WSBA’s Powerful Communities Project: Training and Tools

Diverse lawyers

Updated Dec. 29, 2020

Nine grants of $3,000 each are available under the next round of funding through the WSBA Powerful Communities Project. Successful projects will be those in which organizations will be able to work with more people who experience poverty, develop or expand meaningful partnerships with community-based organizations serving underrepresented communities, and increase pro bono opportunities for WSBA members. Qualified Legal Service Providers, Minority Bar Associations, and nonprofit organizations working with nonprofit legal organizations are encouraged to apply, as well as to collaborate with each other to develop innovative projects.

Originally published Jan. 22, 2020

This is part of our series on the WSBA Powerful Communities Project. To learn more about this project, check out “Distribution of Power: A Look at the WSBA Powerful Communities Project.” Project proposals for funds in 2020 are due by 5 p.m., Feb. 7; visit the Powerful Communities Project page to learn more and apply.

Clark County Volunteer Lawyers Program—Investing Legal Services to Latinx Communities in Clark County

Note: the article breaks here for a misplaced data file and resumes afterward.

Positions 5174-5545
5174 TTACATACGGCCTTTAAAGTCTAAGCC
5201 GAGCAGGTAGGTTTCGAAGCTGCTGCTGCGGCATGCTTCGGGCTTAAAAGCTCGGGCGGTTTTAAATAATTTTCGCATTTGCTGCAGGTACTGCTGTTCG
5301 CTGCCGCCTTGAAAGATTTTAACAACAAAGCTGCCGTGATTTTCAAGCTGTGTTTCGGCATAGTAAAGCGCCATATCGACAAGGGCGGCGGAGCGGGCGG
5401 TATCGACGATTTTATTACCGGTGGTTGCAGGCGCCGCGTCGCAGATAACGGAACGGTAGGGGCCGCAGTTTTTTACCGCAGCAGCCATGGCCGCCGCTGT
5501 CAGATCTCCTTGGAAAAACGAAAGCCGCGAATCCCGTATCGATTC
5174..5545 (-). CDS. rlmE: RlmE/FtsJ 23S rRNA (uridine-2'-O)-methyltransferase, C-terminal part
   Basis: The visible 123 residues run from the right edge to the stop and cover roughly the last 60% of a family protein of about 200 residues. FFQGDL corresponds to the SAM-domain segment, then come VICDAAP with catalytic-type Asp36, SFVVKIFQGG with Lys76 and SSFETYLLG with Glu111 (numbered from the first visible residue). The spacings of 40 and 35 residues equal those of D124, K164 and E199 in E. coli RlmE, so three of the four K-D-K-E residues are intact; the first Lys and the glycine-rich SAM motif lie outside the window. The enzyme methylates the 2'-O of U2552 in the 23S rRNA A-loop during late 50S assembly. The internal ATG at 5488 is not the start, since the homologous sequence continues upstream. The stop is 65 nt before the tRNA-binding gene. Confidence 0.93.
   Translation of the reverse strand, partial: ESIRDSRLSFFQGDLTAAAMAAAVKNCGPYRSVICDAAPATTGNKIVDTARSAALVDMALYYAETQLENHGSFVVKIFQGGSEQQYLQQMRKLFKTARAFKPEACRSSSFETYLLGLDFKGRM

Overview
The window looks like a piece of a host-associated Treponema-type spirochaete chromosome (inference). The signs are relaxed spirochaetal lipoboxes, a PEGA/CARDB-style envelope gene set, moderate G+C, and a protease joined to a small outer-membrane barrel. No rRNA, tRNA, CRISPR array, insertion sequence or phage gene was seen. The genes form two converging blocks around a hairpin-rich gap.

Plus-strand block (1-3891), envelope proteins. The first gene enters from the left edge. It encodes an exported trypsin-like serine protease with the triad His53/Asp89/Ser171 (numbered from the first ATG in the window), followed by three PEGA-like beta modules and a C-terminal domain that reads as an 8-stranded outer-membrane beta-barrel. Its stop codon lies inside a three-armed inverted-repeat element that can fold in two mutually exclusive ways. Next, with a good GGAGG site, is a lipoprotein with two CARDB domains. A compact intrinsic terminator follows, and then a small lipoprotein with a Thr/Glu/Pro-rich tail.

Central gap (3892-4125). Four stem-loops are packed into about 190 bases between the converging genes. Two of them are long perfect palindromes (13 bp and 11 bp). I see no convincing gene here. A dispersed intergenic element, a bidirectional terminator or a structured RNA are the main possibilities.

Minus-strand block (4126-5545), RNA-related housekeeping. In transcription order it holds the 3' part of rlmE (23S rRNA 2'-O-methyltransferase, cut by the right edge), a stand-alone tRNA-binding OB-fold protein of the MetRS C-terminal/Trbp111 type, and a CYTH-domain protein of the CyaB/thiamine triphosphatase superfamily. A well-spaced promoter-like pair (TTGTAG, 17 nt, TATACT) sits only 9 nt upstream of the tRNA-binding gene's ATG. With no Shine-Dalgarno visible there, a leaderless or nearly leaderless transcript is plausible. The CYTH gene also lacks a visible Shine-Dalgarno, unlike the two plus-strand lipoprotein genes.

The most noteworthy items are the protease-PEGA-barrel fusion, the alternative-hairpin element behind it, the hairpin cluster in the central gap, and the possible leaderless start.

The Clark County Volunteer Lawyers Program (CCVLP) provides legal services for civil matters ranging from bankruptcy to family law to elder law. CCVLP’s volunteer lawyers often travel to meet with clients where they are—for instance, at homeless day shelters since many lack dependable transportation options—and therefore depend on portable technology.

With support from the Powerful Communities Project, CCVLP purchased two laptops to better support the client communities and encourage volunteers to work remotely, which helps reduce barriers to services and increase accessibility.

“When we cannot do things in a ‘one stop shop’ setting, clients are far less likely to follow up,” CCVLP explained. “With the availability of mobile tech, attorneys are able to obtain all the background information they need, do research spontaneously, and provide appropriate forms during the visit.”